And then there was more math. Genuine excitement and joy about sharing interesting problems and unresolved questions. We marveled at what technology plus Pat’s imagination created with graphing calculator and asked ourselves new questions. I wondered about what students can learn when faced with a tool like graphing calculator and asked to be creative. We debated what types of problems we could only solve with conceptual understanding of accumulation. We thought about symbolism and the importance of turning ideas into symbols. I wondered what the proof of the product rule could reveal to me about the reasons it works.

Symbolism and proof can turn a solution for one case of a problem into a solution for an entire class of problems. This is what makes math miraculous. Ideas combine hundreds of problems into an elegant and simple general solution. Over and over again in this meeting math was beautiful and interesting. And exciting. And I couldn’t believe how much there was to understand about Calculus. It made me want to read the rest of the “The Conceptual History of Calculus” by Boyer, to take Real Analysis and then try to apply it to the sciences. And how do functions work in quantum mechanics. One classmate said he’d endure absurd amounts of pain to have this knowledge transfered into his head. I’d have to agree. Wouldn’t it be amazing to be able to understand the fundamental theorem as applied to multiple dimensions in physics problems? Wow.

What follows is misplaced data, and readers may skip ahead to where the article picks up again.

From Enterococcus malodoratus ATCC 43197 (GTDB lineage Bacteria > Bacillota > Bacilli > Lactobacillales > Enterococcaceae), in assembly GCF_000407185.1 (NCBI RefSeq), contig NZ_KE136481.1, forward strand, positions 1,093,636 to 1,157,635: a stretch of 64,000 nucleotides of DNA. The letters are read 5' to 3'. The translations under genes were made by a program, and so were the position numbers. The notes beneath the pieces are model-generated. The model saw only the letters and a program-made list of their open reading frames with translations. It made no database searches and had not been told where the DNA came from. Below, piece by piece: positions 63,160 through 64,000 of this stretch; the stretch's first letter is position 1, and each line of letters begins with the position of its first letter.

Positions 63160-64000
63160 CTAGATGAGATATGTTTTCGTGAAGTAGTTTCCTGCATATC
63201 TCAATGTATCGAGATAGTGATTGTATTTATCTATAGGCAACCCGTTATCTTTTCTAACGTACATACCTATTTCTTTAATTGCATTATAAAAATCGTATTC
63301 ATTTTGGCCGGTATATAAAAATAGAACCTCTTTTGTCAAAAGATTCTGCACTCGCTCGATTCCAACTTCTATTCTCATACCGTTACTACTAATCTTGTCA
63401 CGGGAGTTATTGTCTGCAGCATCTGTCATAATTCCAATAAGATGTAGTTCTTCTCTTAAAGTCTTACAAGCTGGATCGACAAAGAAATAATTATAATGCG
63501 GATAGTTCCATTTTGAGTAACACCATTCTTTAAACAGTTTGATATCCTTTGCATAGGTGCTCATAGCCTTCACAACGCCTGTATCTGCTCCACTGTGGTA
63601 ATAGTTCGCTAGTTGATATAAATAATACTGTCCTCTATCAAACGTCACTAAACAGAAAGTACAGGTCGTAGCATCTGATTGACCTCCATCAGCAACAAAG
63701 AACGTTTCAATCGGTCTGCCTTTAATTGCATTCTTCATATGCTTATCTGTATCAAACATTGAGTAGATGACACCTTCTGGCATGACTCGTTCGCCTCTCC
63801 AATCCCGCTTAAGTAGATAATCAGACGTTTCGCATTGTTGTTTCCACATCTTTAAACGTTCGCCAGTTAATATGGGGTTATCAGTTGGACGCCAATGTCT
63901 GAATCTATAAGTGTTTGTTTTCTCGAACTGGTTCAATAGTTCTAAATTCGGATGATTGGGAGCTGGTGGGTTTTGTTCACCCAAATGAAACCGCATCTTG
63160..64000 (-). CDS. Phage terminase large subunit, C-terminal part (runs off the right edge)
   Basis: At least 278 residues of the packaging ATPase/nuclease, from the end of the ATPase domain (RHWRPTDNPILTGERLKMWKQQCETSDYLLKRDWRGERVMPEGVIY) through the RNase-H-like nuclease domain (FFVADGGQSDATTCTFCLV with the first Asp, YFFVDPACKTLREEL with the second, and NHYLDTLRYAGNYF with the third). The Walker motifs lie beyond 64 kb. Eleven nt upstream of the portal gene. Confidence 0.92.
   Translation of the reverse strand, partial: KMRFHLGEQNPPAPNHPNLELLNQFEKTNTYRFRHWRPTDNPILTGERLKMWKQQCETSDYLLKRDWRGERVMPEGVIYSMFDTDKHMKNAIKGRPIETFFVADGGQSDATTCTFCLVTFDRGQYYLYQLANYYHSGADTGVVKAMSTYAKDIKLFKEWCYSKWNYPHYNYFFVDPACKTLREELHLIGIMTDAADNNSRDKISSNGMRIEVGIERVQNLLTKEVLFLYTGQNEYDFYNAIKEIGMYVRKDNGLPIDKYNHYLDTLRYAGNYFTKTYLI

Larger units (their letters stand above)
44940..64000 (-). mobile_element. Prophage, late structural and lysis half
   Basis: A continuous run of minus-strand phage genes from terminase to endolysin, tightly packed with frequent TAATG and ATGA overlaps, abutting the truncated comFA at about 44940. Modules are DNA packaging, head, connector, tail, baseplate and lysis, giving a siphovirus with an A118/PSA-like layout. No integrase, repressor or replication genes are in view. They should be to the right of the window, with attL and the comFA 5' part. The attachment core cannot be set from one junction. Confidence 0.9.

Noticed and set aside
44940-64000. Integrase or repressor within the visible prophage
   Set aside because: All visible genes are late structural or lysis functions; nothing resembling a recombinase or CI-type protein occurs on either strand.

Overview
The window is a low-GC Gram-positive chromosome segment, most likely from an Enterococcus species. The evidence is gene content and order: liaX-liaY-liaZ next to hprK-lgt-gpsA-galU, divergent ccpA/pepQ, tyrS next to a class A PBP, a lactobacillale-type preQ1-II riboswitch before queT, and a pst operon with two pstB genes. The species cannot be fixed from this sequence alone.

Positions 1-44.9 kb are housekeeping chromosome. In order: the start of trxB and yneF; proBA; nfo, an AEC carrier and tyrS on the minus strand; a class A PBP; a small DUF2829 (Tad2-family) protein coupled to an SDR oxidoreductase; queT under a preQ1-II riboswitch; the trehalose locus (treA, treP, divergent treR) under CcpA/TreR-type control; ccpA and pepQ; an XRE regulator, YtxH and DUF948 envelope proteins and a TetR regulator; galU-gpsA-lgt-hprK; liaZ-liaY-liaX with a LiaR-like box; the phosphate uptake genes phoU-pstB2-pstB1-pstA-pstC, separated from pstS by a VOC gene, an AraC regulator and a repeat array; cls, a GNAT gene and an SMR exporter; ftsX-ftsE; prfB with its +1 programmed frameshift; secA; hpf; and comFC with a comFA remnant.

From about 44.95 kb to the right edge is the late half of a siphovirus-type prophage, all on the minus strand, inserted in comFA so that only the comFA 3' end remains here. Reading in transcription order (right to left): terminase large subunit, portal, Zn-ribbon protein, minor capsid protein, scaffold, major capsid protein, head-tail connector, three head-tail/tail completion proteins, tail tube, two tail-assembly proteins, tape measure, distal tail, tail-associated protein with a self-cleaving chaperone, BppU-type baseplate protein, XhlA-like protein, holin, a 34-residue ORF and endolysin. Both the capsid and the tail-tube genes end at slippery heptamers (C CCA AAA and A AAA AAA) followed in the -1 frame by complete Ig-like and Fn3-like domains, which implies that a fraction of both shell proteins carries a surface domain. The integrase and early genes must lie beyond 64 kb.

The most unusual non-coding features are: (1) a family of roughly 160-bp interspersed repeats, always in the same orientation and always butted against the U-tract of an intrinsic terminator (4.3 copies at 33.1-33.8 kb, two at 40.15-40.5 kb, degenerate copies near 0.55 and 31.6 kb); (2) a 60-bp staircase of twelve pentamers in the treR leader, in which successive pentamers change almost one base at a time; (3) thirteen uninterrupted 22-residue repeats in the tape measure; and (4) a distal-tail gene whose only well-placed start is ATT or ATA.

Necessity. Why should I learn this? I’ve always had the suspicion while teaching that some of the things I was telling my students were not very useful but just ideas from history before the advent of the Calculator. Like rationalizing denominators. But let’s take this a step further. Derivative rules. Integration techniques. In an age of mathematica and wolfram alpha what do we need to learn these for? We talked about promoting ways of thinking. Teaching Calculus is not about repeating history for the sake of getting through a new textbook modeled on an outdated way of looking at a subject. It’s about wondering what we can learn from doing things a certain way and how we should structure a course. Start with optimization. Solve big, hard, messy problems. How can we generalize? How can we describe symbolically, rigorously, general solutions to these problems? Parameters are important in an entirely new way because they help us answer questions that our Calculator can solve in one instance in a whole variety of situations.

The history of ideas. Where did the idea of process and object conceptions of functions come from? I learned today that although they were not well-cited my professor used Piaget’s ideas in a paper in 1985 to flesh out this distinction. All of a sudden the terms I was studying for my qualifier in two days were being discussed, fleshed out and defined before my eyes by the people who had created them. Knowledge isn’t something to memorize, to pass down, it was to be created. And I got to see the creators talking about it. This was the most fun I’ve EVER had studying vocabulary words. Honestly, I really shouldn’t call something a vocabulary word that is the result of years of thought. But it could be reduced to that.

So, I could spend the rest of my time here thinking about the answers to the questions posed in two days. But of course these two men spent years and years and years getting to the place where they could ask them. I can’t wait to read the book!

How exciting for you!